AWEA Issues Fourth Quarter 2019 Market Report

LCG, February 7, 2020--The American Wind Energy Association (AWEA) recently released its new U.S. Wind Industry Fourth Quarter 2019 Market Report. AWEA reports new wind turbine installations have added 5,476 MW of electric generating capacity during the fourth quarter, which results in 2019 installations totaling 9,143 MW. The total installations represent an increase over 2018, but the total for 2019 falls short of total annual installations for 2015 and 2016. In addition to new capacity additions, developers completed 2,500 MW of turbine repowerings for the year.

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Duke Energy Florida Announces New Solar Power Projects

LCG, January 29, 2020--Duke Energy Florida (DEF) Monday announced the locations of its two newest solar power plants that will provide a combined installed capacity of nearly 150 MW. DEF is investing an estimated $1 billion to construct or acquire a total of 700 MW of cost-effective solar power facilities from 2018 through 2022 in Florida, and planning for another 1,500 MW of solar generation through 2028.

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Industry News

Enron Drops Plans for Florida Power Plant

LCG, July 26, 2001Enron Corp. has dropped plans to build a power plant near Biscayne National Park in southeast Miami-Dade County, Fla., company officials said, stressing that is was not local "not in my backyard" sentiments that caused the change of heart.

Nevertheless, the decision was a major, and unexpected, victory for residents who had been gearing up to fight the proposed plant about a mile from their homes, the Miami Herald said.

Environmentalists, who also opposed the project because of its location at the doorstep of Biscayne National Park, also were pleased. "This was so close to places we have spent a long time trying to protect," said Alan Farago, conservation chairman of the Sierra Club in Miami-Dade.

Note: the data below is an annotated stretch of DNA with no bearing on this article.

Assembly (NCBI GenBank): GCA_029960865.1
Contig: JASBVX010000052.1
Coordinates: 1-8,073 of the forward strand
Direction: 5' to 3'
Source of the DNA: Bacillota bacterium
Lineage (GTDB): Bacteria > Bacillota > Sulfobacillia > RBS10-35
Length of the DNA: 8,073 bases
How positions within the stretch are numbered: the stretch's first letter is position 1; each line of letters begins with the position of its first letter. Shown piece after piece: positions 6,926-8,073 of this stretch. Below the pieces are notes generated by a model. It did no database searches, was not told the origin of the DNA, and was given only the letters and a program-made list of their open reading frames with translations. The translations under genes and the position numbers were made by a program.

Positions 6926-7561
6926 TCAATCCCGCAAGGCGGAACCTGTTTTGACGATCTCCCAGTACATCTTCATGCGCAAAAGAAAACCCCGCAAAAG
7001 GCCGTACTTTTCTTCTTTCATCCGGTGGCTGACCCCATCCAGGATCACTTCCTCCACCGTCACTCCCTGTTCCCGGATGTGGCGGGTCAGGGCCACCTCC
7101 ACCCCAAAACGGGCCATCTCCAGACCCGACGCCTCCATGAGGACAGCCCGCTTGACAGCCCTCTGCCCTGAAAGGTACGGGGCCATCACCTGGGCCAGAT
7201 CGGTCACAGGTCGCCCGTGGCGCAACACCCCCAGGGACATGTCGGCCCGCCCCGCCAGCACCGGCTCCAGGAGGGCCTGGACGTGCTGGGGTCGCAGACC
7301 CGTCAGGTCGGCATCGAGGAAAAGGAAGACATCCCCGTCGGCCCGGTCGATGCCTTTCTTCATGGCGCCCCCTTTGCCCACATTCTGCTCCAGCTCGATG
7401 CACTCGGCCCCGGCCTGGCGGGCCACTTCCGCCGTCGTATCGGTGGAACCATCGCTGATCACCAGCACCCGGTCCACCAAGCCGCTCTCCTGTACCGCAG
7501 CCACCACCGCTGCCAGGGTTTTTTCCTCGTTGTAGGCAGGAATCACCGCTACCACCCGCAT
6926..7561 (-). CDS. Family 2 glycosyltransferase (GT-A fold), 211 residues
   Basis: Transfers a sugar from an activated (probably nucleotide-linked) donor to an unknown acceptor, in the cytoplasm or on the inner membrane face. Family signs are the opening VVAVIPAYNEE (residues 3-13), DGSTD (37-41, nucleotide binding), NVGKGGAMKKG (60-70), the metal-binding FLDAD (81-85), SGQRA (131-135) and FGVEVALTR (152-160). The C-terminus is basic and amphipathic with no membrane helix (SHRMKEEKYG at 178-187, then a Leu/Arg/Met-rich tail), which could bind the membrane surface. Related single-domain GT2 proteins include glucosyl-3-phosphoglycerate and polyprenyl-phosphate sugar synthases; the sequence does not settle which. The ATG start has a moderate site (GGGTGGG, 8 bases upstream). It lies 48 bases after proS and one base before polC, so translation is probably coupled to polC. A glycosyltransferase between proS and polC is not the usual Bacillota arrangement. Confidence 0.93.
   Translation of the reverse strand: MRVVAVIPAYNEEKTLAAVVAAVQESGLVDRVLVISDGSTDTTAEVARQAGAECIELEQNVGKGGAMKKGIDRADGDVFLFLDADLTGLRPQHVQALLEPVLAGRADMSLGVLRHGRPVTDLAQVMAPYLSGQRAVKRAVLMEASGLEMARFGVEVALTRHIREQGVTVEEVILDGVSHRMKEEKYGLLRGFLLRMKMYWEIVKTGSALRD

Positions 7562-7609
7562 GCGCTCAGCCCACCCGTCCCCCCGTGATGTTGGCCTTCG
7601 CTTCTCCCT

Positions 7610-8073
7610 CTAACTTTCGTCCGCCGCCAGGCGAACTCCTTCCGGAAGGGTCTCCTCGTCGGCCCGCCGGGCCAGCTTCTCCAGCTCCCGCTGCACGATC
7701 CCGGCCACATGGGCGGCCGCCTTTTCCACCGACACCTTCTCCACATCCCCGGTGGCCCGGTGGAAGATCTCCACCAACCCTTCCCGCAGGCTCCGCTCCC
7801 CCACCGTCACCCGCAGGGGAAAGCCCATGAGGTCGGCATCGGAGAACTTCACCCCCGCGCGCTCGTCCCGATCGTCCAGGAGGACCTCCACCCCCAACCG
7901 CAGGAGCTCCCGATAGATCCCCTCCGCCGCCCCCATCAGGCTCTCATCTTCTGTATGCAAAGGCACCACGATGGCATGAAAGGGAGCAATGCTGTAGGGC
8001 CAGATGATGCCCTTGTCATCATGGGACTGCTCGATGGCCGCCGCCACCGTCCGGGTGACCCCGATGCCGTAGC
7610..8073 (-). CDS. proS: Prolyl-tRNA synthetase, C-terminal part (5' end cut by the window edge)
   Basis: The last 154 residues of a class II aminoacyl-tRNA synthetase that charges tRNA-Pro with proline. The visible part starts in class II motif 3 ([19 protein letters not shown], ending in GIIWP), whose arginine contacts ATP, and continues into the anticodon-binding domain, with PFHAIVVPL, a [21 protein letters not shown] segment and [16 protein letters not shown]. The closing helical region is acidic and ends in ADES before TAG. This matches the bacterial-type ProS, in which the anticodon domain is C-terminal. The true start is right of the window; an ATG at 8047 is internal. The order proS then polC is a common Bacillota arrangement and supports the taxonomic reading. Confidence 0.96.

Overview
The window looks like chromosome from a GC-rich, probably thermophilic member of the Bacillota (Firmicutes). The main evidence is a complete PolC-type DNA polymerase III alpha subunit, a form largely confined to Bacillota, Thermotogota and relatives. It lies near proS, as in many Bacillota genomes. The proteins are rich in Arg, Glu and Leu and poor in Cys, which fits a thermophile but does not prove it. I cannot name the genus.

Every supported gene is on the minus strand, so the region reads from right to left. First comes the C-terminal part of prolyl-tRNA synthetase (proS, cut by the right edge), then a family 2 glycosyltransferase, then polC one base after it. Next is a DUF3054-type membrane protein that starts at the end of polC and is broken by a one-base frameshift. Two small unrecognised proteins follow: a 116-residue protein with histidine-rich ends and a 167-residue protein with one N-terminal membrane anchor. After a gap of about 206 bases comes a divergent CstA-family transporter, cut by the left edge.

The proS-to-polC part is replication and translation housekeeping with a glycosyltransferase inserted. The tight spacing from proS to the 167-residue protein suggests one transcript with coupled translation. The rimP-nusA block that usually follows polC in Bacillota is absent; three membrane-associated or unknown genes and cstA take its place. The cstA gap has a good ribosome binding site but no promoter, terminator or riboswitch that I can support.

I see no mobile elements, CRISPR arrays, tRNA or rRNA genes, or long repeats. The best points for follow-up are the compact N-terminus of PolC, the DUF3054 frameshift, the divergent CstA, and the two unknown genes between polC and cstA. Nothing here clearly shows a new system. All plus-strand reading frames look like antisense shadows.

Enron said the company dropped plans for the plant because it appeared the permitting process would be lengthy, complicated by a county plan to close an old construction dump on the 61-acre site.

"The timing on a facility is just such that, as in any business, when you have a project, you want to be able to complete the project on a timely basis," Enron spokeswoman Lea Sooter said. "The county has been trying to close that landfill for about a year. Our focus was what's going to benefit the community. If we pull ourselves out of the process, that time line would likely shorten," she said.

Sooter said it would have cost the company an extra $2 million to close the construction landfill, which it was willing to pay. She said Enron chose the site because the company thought it would bring benefits to the community. "Enron chose the site because it would benefit the citizens of Miami-Dade County by closing the landfill, recycling water from the water treatment facility. And it would have preserved the wetlands and reestablished native flora," she told the Miami Herald.

She added that the county would also have benefited from collecting taxes on the $130 million project and about 600 new jobs would have been created while the plant was being built.

This is the second time this year that Enron backed away from plans to build a power plant in South Florida, the paper said. A similar project in Pompano Beach was scrapped, but the company wants to build in Deerfield Beach.

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